We are now in the process of hiring another critic and will begin introducing a collection of expert voices to the site. In time, Vinous will become for wine and all things wine – such as the culture of the table – what MTV was for music, CNN for news and ESPN for sports.
Lastly, I want to build a world-class organization that attracts the best people in our field. I am not interested in building a better mousetrap. My goal is to revolutionize wine journalism.
4. You have stated that Vinous is for a younger demographic. What are the challenges in getting young people to appreciate wine?
Wine is for everyone. So is Vinous. Whether you are looking for an affordable, every-day wine, a bottle for a special occasion, or reviews of the latest releases, we can help. Of course, I am interested in my generation because I see that interest is so high, yet for many of the reasons I mentioned a while back, no one is really speaking to a large and important segment of the market. Today’s younger consumers are often well traveled and are accustomed to eating cuisines from around the world. Tastes are changing in response to a higher level of sophistication and that craves diversity and the thrill of discovery.
The main challenge in getting people – of any age – to appreciate wine is awareness. I saw this when I would open bottles for my ‘non-wine’ friends. As soon as we spoke about what was in the glass, light bulbs would go off, even with so-called ‘geeky wines’ like Chablis and grower Champagne. That light bulb is people learning to understand their own palates. Now, we want to make a million light bulbs go off.
A second challenge is delivering information in the way people can use it efficiently, which is something we continue to strive towards as we build out our technology platform. At Vinous, we lead with technology rather than employ it as an afterthought. For example, we spent a lot of time building out the smartphone version of our site, which I think is one of the very best out there. Our recently launched Playlists feature is the first piece in the increased customization we will be offering readers in the coming months.
5. When you were at The Wine Advocate you reviewed wines from Italy, Champagne, California and Burgundy. Will you continue to focus on these regions on Vinous?
Yes, I will continue to review the wines of Italy, Champagne, California and Burgundy. I will also start reviewing Bordeaux with the 2013 vintage. We have begun to add coverage of craft spirits, an area I am especially excited about.
6. What is it about these regions that excites you?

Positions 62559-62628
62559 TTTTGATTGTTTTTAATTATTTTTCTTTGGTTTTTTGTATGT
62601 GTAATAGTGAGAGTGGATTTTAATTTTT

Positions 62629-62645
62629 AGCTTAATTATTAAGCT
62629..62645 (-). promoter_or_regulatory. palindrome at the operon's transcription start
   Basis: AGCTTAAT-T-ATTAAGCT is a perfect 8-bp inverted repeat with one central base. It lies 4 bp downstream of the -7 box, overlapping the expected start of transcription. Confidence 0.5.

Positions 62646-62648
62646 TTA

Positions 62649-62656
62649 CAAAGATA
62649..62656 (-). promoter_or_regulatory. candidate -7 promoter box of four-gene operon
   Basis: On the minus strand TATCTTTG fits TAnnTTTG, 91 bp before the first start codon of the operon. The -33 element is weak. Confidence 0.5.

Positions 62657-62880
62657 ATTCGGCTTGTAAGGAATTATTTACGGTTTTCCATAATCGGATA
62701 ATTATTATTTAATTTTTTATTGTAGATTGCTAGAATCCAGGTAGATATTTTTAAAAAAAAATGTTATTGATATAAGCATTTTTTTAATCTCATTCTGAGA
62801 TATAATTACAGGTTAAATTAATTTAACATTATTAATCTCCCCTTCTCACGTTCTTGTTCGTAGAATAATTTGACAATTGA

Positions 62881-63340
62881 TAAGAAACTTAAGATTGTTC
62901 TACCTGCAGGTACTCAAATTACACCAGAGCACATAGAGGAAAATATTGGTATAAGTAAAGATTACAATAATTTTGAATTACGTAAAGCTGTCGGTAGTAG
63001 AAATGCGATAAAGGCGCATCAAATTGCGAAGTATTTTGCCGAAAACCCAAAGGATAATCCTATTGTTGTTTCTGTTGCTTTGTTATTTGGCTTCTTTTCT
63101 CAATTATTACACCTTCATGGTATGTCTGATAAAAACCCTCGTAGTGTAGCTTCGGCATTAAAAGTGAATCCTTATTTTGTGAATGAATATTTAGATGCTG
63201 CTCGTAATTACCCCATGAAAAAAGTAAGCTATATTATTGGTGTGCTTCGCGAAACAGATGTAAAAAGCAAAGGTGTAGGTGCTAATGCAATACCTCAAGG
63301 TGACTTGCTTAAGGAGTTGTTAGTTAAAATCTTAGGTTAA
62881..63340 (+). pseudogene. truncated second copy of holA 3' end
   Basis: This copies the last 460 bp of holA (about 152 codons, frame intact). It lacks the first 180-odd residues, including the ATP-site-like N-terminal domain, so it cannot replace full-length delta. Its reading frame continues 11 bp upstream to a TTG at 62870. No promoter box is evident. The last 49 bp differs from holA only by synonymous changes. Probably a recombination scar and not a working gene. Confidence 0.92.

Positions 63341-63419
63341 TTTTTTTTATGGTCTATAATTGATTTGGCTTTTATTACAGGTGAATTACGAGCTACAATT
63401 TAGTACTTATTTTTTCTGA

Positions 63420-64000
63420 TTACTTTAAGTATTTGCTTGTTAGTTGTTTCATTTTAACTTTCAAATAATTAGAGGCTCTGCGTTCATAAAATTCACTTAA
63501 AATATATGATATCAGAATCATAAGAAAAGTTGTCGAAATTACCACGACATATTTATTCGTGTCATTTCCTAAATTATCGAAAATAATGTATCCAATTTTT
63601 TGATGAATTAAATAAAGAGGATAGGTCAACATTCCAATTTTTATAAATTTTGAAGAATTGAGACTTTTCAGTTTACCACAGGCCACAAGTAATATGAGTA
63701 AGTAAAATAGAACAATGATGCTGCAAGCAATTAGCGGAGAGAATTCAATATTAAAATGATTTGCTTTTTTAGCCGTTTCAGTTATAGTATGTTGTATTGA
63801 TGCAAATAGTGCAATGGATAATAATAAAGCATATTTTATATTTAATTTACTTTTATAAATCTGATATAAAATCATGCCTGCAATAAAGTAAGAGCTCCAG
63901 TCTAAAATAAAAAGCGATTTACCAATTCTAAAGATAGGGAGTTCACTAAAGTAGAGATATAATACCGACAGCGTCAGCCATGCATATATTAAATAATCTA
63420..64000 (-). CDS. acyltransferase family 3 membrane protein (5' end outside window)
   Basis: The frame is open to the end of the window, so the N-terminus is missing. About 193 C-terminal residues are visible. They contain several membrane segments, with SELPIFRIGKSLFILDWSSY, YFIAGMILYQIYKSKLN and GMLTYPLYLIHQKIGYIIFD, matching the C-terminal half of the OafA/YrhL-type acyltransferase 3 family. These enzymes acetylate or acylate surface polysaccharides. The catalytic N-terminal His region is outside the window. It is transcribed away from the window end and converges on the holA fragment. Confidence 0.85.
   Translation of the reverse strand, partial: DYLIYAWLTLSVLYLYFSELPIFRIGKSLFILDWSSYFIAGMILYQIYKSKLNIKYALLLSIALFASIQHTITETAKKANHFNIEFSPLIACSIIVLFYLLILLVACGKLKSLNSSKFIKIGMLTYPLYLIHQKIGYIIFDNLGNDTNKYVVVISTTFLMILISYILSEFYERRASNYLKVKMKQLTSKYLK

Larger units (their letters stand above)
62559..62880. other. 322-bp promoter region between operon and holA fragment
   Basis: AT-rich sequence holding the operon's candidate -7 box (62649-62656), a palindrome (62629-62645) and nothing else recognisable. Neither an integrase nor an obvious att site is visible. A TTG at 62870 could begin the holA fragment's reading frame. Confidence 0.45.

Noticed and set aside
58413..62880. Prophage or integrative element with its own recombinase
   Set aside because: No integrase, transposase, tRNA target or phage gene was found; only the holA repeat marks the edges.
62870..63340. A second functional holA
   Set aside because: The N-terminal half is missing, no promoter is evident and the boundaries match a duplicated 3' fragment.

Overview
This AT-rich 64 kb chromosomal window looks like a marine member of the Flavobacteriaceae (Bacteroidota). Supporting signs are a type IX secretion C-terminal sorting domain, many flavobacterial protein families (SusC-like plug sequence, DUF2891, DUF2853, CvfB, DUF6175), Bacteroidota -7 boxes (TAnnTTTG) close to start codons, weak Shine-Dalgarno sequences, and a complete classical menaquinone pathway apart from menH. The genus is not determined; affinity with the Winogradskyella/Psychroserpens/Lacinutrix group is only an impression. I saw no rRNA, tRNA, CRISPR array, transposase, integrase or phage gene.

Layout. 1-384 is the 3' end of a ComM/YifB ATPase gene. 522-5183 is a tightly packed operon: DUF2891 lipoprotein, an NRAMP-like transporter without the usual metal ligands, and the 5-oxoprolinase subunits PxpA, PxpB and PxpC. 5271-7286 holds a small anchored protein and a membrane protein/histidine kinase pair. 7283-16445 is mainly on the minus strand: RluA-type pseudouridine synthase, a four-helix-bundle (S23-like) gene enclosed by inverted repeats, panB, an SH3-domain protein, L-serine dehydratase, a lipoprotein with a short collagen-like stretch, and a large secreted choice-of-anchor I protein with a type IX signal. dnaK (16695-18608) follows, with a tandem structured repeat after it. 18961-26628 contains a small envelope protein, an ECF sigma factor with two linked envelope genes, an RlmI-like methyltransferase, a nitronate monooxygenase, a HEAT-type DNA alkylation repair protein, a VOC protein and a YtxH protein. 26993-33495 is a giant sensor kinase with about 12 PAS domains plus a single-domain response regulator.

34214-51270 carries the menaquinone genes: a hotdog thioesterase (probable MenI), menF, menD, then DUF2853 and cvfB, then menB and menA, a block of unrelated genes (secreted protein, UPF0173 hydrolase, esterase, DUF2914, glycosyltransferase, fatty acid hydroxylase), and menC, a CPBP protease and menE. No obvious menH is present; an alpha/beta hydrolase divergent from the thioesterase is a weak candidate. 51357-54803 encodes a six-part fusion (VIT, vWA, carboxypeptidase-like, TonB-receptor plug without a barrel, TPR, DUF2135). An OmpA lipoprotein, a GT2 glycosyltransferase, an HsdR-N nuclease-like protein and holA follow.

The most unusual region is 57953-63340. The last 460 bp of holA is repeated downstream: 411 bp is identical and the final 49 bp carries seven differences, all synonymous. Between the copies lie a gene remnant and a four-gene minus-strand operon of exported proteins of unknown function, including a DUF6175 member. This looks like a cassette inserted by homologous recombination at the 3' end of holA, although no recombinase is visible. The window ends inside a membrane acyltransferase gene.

In Italy it is the sheer diversity of the regions and wines. There is always something to learn. I also think Italy embodies a set of values that is totally in tune with the way an increasing number of people want to live today. Thirty years ago, few people knew about extra-virgin olive oil, balsamic vinegar, mozzarella di bufala, risotto and many of the other staples of the Italian kitchen. Today, those items are virtually household words. There is no country with more potential right now than Italy.
Burgundy is the best region in the world to train your palate. There is no question about it. Imagine walking into a domaine that makes wine from 20 appellations. The wines are all Pinot Noir and are all vinified and aged the same way. The only thing that changes is the place where the grapes are grown. What a great school for understanding subtlety and nuance. Burgundy tugs at the heartstrings in a way no other region does, with the possible exception of Piedmont.
California is a complex, multi-layered, wonderfully nuanced book that still needs to be written. If it were a separate country, California would be the fourth-largest wine-producing nation after France, Italy and Spain. Think about the diversity. Napa Valley alone is home to a dizzying number of terroirs. Sonoma is three times larger than Napa Valley. Santa Barbara excels with cool-weather varieties, as does the Santa Lucia Highlands. In Paso Robles, Rhône varieties reign supreme, while the Santa Cruz Mountains is arguably the most overlooked region in the entire state. A new generation of young winemakers is pushing the boundaries of what is possible. If you are not excited about what is going on in California maybe it’s time to take another look.
Champagne is a whole universe to discover, from the grandes marques to the increasing number of growers making world-class wines. The awareness of terroir continues to unfold, and it is a fascinating story. What are the differences between the Chardonnays of Le Mesnil, Cramant, Oger and Avize? Or the Pinots from Aÿ, Mareuil, Ambonnay and Bouzy? What are the attributes of 100% Pinot Meunier wines? What is the potential of emerging areas like the Côte de Sézanne and the Aube, which in many ways resembles Chablis more than Champagne? We are just starting to find out.
Bordeaux is a classic, and the classics never go out of style. The origins of fine wine and the wine trade as a whole remain deeply rooted in Bordeaux. I have always loved Bordeaux for its ability to age and timeless elegance. Here, too, my instincts tell me there is a much richer fabric to discover and a number of stories that remain untold. For example, I saw a tremendous amount of diversity in soil types when I visited earlier this year. I can’t wait to spend more time in Bordeaux. To be sure, Bordeaux has to reinvent itself, especially with consumers, but I am convinced it will.